To perform arithmetic with `+`, `-`, `.*`,
or `*` on two `fi` operands with
local `fimath` objects, the local `fimath` objects
must be identical. If one of the `fi` operands does
not have a local `fimath`, the `fimath` properties
of the two operands need not be identical. See fimath Rules for Fixed-Point Arithmetic for more information.

a = fi(pi); b = fi(8); isequal(a.fimath, b.fimath)

ans = 1

a + b

ans = 11.1416 DataTypeMode: Fixed-point: binary point scaling Signedness: Signed WordLength: 19 FractionLength: 13

To perform arithmetic with `+`, `-`, `.*`,
or `*`, two `fi` operands must also
have the same data type. For example, you can add two `fi` objects
with data type `double`, but you can not add an object
with data type `double` and one with data type `single`:

a = fi(3, 'DataType', 'double')

a = 3 DataTypeMode: Double

b = fi(27, 'DataType', 'double')

b = 27 DataTypeMode: Double

a + b

ans = 30 DataTypeMode: Double

c = fi(12, 'DataType', 'single')

c = 12 DataTypeMode: Single

a + c

Math operations are not allowed on FI objects with different data types.

Fixed-point `fi` object operands do not have
to have the same scaling. You can perform binary math operations on
a `fi` object with a fixed-point data type and a `fi` object
with a scaled doubles data type. In this sense, the scaled double
data type acts as a fixed-point data type:

a = fi(pi)

a = 3.1416 DataTypeMode: Fixed-point: binary point scaling Signedness: Signed WordLength: 16 FractionLength: 13

b = fi(magic(2), ... 'DataTypeMode', 'Scaled double: binary point scaling')

b = 1 3 4 2 DataTypeMode: Scaled double: binary point scaling Signedness: Signed WordLength: 16 FractionLength: 12

a + b

ans = 4.1416 6.1416 7.1416 5.1416 DataTypeMode: Scaled double: binary point scaling Signedness: Signed WordLength: 18 FractionLength: 13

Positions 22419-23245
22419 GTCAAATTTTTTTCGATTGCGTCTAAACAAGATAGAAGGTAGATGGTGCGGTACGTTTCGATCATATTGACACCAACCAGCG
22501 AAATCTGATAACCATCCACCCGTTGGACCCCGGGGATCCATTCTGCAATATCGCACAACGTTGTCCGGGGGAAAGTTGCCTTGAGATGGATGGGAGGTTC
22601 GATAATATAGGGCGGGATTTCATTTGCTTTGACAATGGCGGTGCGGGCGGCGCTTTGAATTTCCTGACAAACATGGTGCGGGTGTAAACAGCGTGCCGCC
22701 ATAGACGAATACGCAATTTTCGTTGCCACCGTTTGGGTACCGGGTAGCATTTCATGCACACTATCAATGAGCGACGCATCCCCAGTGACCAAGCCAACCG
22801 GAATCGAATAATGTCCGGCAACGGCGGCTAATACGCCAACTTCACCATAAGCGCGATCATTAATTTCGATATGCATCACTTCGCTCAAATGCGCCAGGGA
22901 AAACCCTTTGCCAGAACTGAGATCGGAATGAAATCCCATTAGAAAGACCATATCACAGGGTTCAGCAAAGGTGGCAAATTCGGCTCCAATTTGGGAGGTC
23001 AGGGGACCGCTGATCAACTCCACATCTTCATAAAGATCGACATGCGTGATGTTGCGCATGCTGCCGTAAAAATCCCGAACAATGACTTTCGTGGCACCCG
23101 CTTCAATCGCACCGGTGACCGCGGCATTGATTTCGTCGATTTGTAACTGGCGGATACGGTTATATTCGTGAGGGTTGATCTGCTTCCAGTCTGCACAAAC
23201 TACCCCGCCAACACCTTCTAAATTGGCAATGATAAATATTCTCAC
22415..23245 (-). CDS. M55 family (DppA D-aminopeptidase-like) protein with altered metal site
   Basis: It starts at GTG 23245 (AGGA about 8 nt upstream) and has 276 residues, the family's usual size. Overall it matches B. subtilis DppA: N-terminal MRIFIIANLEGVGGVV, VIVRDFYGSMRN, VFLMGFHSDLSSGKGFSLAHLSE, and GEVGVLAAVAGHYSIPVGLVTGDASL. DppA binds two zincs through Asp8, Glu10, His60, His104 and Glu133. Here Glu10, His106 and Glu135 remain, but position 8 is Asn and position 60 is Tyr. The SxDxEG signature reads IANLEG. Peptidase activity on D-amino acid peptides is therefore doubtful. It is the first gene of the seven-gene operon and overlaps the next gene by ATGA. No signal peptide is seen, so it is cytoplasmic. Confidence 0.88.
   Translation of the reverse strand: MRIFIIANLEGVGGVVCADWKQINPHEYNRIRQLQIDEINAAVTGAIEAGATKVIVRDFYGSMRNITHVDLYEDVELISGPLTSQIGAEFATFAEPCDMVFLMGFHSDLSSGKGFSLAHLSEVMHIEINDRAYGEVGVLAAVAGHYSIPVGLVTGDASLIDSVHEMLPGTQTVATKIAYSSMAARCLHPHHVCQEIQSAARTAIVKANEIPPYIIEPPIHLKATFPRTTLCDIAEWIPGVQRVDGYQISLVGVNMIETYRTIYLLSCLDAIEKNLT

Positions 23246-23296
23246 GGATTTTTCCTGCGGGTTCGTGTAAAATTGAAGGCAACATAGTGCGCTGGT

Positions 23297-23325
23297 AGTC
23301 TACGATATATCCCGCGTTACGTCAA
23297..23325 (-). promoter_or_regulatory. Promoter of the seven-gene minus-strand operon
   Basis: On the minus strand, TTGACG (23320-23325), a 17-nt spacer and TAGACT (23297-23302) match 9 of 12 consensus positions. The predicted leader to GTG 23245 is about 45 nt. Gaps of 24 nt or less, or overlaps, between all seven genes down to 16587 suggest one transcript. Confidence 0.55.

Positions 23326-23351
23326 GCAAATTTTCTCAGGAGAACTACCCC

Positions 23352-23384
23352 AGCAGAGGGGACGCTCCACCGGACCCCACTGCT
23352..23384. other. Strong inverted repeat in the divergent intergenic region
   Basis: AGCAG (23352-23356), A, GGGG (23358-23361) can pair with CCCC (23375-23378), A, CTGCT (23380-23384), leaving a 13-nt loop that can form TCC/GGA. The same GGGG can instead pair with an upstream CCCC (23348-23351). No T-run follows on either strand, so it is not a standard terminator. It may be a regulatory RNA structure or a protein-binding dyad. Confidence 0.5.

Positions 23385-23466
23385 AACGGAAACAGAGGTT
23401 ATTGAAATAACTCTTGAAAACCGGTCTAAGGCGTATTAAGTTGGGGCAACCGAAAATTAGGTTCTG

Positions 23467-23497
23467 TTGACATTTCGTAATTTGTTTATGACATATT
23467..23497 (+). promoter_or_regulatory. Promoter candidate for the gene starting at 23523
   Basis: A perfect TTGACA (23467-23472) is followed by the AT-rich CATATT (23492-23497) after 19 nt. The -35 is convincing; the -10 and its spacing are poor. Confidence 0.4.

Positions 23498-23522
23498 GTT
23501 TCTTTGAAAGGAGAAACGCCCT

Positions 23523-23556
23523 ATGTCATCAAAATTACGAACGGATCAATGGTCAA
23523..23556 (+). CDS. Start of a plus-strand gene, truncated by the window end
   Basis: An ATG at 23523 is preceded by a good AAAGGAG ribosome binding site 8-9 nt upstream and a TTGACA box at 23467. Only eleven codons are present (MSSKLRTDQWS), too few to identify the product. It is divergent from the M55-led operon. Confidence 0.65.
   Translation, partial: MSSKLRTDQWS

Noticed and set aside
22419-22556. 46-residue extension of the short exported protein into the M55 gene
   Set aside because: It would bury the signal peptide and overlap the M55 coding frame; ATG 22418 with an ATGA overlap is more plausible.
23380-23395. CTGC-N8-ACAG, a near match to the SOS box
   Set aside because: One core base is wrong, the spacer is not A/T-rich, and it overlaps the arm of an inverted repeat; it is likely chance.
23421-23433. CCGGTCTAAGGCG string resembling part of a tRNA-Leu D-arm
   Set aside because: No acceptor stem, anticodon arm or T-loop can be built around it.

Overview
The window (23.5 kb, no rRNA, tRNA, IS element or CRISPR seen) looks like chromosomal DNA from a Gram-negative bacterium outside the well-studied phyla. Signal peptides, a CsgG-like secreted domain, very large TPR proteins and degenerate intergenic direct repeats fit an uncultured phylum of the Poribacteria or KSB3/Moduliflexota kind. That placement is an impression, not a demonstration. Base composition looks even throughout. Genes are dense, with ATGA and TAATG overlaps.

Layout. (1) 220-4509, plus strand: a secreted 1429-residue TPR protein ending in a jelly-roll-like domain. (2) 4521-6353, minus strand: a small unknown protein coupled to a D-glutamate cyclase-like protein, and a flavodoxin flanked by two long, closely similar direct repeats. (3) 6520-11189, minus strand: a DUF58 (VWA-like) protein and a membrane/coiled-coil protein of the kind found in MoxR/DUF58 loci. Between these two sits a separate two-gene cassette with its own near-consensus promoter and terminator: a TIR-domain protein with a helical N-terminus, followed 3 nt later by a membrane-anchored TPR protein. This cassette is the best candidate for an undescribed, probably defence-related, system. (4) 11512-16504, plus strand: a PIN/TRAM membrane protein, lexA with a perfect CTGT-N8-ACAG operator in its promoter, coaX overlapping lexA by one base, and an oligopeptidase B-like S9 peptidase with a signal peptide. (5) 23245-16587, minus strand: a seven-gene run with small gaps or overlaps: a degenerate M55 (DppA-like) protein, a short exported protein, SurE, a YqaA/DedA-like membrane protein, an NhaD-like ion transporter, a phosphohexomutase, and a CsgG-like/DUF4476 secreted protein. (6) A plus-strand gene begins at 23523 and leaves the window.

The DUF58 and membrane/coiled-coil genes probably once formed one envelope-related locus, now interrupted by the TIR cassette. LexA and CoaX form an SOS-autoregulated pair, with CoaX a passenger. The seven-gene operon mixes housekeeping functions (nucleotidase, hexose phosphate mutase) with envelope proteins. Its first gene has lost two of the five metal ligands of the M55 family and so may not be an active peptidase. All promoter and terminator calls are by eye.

Use the `divide` function
to perform division with doubles, singles, or binary point-only scaling `fi` objects.

Fixed-Point Designer software supports fixed-point arithmetic
using the local `fimath` object or default fimath
for all binary point-only signals. The toolbox also supports arithmetic
for [Slope Bias] signals with the following restrictions:

[Slope Bias] signals must be real.

You must set the

`SumMode`and`ProductMode`properties of the governing`fimath`to`'SpecifyPrecision'`for sum and multiply operations, respectively.You must set the

`CastBeforeSum`property of the governing`fimath`to`'true'`.Fixed-Point Designer does not support the

`divide`function for [Slope Bias] signals.

f = fimath('SumMode', 'SpecifyPrecision', ... 'SumFractionLength', 16)

f = RoundingMethod: Nearest OverflowAction: Saturate ProductMode: FullPrecision SumMode: SpecifyPrecision SumWordLength: 32 SumFractionLength: 16 CastBeforeSum: true

`a = fi(pi, 'fimath', f)`

a = 3.1416 DataTypeMode: Fixed-point: binary point scaling Signedness: Signed WordLength: 16 FractionLength: 13 RoundingMethod: Nearest OverflowAction: Saturate ProductMode: FullPrecision SumMode: SpecifyPrecision SumWordLength: 32 SumFractionLength: 16 CastBeforeSum: true

`b = fi(22, true, 16, 2^-8, 3, 'fimath', f)`

b = 22 DataTypeMode: Fixed-point: slope and bias scaling Signedness: Signed WordLength: 16 Slope: 0.00390625 Bias: 3 RoundingMethod: Nearest OverflowAction: Saturate ProductMode: FullPrecision SumMode: SpecifyPrecision SumWordLength: 32 SumFractionLength: 16 CastBeforeSum: true

a + b

ans = 25.1416 DataTypeMode: Fixed-point: binary point scaling Signedness: Signed WordLength: 32 FractionLength: 16 RoundingMethod: Nearest OverflowAction: Saturate ProductMode: FullPrecision SumMode: SpecifyPrecision SumWordLength: 32 SumFractionLength: 16 CastBeforeSum: true

Setting the `SumMode` and `ProductMode` properties
to `SpecifyPrecision` are mutually exclusive except
when performing the `*` operation between matrices.
In this case, you must set both the `SumMode` and `ProductMode` properties
to `SpecifyPrecision` for [Slope Bias] signals. Doing
so is necessary because the `*` operation performs
both sum and multiply operations to calculate the result.